Photo courtesy of Jamie Kenney

Why Does My Baby Sleep Better On Me? An Expert Explains

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I'll paint a picture most parents can relate to: Your baby is inconsolable. You've changed, fed, and burped them, but nothing is working. So you rock them and eventually they fall asleep in your arms, their tiny head on your chest. You let them be for a few minutes, just to make sure they're really asleep, before you set them down in their crib. And what happens? They wake up instantly. Why?! Why does my baby sleep better on me? Because while I love the baby snuggles, I can't live my life trapped under a tiny infant.

Romper spoke to Courtney Marie Long, International Certified Newborn Care Specialist and certified pediatric sleep coach, to learn more.

It turns out the reason your baby sleeps so much better on you than in their crib isn't a huge mystery. "Parents arms are warm and cozy!" Long says. I mean, duh, right? But there's a bit more to it than that. "Babies like and respond better to what they’re used to, and tend to be held very much early on when parents aren’t sure of what other soothing methods may work."

In other words, the way you sooth your baby when they're awake is the way they get used to being soothed in general. Unfortunately, sleeping on you isn't particularly sustainable, as any sleep deprived parent who's tried it will probably tell you. (Who can get a decent night's sleep holding a baby?) Moreover, it's just not safe.

In its official guidelines, the American Academy of Pediatrics (AAP) recommends that while parents should share a room with their child for the first six months, but should not share a sleep surface, especially not an armchair, couch, or sofa. (And let's be honest, that's likely where you'll be when your baby falls asleep on you.) The AAP data is clear: sofas and armchairs may be comfy places to snuggle, but as a sleeping surface they pose an “extraordinarily high risk of infant death.”

Close up of young African American adult mother lying on her bed looking down at her three month old baby sleeping in his cotShutterstock

"As an advocate for safe sleep, I would suggest never allowing baby to sleep on you, but at night especially," Long tells Romper. "It’s too easy to fall asleep in a dark room, in the middle of the night, snuggling a baby, and can lead to unplanned bed-sharing."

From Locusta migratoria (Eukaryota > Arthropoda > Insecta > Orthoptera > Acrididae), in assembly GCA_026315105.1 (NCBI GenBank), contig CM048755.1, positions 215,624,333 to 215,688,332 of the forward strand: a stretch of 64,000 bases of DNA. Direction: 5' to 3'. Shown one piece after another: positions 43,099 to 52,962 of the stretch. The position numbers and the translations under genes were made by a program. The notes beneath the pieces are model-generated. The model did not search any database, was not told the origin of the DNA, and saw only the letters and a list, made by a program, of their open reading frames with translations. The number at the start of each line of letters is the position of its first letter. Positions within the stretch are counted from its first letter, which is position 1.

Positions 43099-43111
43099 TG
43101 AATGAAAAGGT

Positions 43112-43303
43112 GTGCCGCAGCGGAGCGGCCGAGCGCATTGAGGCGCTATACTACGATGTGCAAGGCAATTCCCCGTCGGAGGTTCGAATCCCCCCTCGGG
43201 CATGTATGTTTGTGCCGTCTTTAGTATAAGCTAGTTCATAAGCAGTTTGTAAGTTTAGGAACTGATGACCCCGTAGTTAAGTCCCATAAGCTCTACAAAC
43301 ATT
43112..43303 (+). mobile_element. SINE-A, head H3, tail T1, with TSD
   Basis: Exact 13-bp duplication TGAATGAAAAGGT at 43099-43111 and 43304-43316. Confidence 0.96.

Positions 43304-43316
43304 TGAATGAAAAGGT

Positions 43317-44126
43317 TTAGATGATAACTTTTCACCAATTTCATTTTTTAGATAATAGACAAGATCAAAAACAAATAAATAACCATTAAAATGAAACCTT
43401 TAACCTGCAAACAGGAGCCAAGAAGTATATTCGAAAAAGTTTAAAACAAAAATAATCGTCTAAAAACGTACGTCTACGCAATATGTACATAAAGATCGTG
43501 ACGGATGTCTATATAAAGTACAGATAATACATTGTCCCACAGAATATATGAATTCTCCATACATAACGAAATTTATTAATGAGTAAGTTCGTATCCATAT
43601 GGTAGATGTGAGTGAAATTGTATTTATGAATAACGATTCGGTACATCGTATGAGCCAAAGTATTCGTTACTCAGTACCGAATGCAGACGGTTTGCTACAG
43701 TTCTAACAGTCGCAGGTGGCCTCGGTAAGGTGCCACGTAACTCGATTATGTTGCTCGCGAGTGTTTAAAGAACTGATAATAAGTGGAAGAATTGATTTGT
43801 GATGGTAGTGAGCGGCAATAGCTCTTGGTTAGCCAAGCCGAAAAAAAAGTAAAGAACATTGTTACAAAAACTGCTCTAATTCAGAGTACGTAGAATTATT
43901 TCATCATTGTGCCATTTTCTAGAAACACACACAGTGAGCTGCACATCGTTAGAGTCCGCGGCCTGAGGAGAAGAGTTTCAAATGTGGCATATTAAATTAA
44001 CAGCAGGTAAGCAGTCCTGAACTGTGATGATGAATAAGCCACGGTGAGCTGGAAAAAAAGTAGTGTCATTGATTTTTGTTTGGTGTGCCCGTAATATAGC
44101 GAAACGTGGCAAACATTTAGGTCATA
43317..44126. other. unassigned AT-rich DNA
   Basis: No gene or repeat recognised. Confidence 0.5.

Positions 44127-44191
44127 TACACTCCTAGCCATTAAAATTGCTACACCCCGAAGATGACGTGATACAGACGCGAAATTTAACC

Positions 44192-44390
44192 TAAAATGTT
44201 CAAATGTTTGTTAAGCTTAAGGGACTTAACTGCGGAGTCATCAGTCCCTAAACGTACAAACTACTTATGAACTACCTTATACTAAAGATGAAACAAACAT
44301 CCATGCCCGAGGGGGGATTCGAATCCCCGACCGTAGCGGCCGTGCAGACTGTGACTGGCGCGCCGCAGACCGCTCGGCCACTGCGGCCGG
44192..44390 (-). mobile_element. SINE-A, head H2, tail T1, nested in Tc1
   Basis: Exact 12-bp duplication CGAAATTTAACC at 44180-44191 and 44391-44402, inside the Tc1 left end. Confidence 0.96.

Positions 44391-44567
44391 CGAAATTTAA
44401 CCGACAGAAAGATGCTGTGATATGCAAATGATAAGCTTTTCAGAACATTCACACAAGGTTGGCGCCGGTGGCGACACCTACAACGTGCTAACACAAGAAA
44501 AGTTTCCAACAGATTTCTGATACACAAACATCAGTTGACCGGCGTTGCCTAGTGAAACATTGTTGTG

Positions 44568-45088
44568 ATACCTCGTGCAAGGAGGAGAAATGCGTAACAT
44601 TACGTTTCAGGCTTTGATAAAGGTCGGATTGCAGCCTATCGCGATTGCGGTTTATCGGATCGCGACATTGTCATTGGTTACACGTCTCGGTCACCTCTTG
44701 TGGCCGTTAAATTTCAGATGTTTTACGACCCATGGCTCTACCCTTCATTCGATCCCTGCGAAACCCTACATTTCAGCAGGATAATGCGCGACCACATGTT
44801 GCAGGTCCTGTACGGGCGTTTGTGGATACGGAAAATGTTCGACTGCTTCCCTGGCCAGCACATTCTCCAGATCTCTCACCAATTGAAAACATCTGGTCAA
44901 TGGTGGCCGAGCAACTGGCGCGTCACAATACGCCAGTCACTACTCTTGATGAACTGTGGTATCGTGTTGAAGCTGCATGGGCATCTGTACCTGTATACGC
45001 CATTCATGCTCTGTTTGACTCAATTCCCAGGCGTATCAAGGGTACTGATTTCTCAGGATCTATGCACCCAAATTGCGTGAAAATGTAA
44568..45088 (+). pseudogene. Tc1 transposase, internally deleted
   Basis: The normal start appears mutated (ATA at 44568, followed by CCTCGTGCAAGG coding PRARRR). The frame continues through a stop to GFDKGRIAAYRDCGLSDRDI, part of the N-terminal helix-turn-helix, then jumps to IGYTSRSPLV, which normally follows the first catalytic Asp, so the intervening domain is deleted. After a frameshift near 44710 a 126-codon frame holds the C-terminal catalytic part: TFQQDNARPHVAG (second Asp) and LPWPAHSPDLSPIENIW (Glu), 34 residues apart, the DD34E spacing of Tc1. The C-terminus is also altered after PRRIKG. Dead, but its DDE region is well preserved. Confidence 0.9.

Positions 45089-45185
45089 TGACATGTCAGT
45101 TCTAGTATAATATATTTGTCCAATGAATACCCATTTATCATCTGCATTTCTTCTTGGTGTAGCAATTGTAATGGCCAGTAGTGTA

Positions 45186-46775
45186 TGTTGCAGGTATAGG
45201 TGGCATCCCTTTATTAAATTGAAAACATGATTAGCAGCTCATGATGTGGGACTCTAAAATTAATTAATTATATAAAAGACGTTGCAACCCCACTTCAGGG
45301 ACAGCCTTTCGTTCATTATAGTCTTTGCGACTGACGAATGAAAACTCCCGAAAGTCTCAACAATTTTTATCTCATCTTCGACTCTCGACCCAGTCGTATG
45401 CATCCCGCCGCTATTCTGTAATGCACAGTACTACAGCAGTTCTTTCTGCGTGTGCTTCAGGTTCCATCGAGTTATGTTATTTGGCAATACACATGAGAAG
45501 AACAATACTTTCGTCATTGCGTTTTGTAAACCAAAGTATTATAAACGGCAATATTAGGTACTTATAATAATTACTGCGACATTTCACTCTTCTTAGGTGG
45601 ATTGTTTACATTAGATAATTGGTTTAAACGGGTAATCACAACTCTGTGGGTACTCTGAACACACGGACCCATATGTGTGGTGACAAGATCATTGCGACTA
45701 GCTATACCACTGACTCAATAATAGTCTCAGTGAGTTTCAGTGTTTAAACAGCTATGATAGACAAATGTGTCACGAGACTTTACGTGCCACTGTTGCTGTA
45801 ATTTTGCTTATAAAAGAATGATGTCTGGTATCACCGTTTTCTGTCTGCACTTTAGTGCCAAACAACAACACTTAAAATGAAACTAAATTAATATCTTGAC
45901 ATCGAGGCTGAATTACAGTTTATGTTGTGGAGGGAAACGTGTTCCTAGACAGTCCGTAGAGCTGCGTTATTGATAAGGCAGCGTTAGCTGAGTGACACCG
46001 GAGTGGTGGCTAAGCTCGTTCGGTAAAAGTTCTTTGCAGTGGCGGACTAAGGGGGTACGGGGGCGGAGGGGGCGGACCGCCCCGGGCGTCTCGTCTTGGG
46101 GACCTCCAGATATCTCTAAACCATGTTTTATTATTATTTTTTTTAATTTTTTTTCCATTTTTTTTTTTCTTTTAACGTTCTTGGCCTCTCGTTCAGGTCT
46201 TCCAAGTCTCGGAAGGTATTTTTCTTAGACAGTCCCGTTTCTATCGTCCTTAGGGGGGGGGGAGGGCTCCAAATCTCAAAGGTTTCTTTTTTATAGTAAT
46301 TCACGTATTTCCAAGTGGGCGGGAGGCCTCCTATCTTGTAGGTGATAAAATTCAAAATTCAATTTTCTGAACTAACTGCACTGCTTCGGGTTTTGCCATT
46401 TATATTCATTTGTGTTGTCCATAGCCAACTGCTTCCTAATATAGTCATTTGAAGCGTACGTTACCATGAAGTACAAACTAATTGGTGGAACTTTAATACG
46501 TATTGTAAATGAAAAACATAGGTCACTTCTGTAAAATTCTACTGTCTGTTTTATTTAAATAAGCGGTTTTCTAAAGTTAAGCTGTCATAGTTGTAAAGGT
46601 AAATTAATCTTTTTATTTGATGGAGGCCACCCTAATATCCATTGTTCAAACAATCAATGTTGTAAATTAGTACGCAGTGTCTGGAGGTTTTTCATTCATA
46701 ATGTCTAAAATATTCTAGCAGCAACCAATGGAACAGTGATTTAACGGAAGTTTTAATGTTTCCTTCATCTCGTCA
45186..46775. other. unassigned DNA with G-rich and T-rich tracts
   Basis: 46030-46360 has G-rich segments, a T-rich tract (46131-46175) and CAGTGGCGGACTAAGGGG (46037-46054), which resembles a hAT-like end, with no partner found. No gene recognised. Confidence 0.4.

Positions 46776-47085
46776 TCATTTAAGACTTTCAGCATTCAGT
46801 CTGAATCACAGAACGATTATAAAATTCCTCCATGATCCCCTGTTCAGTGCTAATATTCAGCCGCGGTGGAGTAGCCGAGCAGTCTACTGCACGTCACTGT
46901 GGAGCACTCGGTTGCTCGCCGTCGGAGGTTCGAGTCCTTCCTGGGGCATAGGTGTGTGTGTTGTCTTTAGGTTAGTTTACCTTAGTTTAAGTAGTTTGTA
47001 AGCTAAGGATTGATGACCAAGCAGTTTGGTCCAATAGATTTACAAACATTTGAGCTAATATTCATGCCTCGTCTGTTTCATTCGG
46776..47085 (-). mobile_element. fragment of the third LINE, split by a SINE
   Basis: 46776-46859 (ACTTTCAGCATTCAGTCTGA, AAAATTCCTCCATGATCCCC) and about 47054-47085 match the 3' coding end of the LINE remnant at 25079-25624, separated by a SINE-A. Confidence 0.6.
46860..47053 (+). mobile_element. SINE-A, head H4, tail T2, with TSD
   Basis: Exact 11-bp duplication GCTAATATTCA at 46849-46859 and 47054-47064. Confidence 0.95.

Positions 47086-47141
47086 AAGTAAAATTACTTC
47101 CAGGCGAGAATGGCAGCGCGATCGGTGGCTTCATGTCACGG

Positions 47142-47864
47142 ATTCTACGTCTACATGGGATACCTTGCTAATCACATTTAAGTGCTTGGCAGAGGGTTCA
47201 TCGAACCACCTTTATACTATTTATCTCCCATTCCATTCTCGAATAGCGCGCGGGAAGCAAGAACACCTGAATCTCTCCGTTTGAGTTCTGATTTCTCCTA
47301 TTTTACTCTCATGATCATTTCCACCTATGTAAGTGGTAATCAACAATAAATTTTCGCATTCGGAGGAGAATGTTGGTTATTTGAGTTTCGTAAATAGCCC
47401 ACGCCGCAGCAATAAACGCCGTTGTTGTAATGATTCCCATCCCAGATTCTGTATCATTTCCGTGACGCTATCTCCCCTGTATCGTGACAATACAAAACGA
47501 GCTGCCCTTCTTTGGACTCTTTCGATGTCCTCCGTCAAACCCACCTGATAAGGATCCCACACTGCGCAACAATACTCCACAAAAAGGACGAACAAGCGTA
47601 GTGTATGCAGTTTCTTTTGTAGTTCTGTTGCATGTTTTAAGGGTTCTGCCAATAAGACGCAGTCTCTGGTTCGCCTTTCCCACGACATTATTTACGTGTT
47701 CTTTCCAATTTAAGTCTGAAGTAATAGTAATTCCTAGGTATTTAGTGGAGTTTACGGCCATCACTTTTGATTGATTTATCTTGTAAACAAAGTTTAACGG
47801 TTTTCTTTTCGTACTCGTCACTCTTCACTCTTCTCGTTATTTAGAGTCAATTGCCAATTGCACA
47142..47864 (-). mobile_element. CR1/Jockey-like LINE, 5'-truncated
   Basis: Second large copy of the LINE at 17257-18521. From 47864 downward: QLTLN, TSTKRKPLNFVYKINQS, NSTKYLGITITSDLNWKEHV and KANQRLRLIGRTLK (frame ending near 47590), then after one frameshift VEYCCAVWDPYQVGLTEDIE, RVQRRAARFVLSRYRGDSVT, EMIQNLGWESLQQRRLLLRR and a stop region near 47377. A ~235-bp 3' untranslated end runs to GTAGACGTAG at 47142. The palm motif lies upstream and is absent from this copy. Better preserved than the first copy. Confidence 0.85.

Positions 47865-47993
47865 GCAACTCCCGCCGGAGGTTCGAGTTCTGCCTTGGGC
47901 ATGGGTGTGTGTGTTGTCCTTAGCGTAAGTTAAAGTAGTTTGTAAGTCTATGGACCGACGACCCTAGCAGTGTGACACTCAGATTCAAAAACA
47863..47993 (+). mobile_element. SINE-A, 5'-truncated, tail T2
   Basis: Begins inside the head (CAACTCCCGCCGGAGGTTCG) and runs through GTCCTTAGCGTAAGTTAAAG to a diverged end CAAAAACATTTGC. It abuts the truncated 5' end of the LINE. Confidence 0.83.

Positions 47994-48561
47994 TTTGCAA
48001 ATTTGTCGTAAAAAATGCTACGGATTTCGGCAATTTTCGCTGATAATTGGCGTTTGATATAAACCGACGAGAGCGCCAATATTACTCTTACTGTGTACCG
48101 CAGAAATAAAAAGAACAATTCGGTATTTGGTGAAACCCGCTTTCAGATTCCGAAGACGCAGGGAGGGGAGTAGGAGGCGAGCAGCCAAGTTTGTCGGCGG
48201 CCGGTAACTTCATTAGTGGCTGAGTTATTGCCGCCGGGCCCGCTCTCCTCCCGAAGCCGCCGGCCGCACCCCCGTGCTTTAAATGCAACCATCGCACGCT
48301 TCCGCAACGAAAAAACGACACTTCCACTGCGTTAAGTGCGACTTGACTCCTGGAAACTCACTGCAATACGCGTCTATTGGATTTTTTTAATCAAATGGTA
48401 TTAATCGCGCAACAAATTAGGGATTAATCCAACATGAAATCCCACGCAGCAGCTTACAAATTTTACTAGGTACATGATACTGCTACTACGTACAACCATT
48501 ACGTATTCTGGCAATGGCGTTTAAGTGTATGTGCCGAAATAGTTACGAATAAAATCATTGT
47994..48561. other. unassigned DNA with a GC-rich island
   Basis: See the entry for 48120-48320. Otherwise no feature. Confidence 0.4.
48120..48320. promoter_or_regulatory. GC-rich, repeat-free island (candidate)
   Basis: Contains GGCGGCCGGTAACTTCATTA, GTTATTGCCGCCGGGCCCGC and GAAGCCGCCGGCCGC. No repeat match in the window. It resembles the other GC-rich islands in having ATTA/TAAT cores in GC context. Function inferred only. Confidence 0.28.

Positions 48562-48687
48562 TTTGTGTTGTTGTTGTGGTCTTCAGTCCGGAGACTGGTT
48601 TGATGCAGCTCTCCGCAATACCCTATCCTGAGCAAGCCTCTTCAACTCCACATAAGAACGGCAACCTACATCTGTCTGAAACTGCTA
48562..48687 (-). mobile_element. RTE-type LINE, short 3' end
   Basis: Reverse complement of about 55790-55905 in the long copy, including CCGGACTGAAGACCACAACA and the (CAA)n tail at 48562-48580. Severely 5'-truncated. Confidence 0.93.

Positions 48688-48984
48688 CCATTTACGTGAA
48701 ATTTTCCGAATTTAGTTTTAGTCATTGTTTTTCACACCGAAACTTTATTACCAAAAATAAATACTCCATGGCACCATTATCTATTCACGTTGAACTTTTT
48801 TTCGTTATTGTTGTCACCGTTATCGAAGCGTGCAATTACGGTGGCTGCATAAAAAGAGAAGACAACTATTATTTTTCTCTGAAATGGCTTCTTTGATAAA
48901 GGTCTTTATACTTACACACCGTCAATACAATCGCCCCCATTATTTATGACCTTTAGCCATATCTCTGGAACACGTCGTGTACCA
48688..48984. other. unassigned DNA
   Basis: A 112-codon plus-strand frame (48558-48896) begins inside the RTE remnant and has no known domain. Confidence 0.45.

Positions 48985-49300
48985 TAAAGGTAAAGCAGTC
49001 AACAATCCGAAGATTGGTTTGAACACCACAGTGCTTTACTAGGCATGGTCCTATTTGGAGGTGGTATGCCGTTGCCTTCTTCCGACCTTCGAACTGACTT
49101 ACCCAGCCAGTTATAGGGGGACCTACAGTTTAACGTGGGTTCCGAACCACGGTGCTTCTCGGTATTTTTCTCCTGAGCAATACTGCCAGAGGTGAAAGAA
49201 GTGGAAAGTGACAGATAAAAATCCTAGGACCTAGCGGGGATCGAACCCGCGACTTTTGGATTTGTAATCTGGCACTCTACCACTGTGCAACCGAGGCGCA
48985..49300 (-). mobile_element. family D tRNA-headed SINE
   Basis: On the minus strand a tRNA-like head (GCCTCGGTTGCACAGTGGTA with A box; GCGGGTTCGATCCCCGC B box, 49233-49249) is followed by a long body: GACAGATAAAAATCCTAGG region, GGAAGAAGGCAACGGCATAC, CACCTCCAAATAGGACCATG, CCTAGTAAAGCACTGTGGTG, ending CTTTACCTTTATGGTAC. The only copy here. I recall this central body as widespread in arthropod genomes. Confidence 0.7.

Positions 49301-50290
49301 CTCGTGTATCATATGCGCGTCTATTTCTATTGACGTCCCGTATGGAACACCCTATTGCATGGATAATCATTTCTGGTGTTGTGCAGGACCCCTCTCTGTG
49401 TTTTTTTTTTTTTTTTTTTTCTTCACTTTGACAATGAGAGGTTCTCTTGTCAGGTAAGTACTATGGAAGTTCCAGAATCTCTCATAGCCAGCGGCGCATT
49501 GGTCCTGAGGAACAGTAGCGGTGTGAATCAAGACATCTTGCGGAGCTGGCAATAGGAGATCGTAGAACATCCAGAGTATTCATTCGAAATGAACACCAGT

"Safe sleep guidelines don't have a grey area."

Even though your loving arms are often a surefire way for your baby (and, in turn, you) to get to sleep, it's just not advisable. The good news, however, is that by handling this issue now, your baby is on their way to learning to self-soothing skills they'll need to be champion sleepers moving forward. The trick, Long says, is to encourage the same kind of sleep during the day, when you're more awake and alert than you are at night, and so the baby gets used to these sleeping arrangements.

"For day time sleep, I encourage placing baby in the place you want them to sleep (crib or bassinet) as often as possible," Long suggests. "Day time snuggles will happen, but we can’t hold baby all day and expect them to sleep in their crib at night. I would encourage moving away from any nap holding by the 10-week-mark, with the hope that it’s been reduced over time by then."

One way that may help recreate the comfort of sleeping in a parents arms, Long suggests, is swaddling. "Swaddling is safe until baby learns to roll and helps to mimic that snug sensation they had in the womb."

Now if you're like me, you're probably thinking, "OK, but when is it, like, all right to let my baby sleep on me?" Long recognizes that most parents are going to do this at some point, but cautions that the safest option is to place baby on a firm, flat, sleep surface — by themselves — every time they go to sleep.

"Safe sleep guidelines don't have a grey area."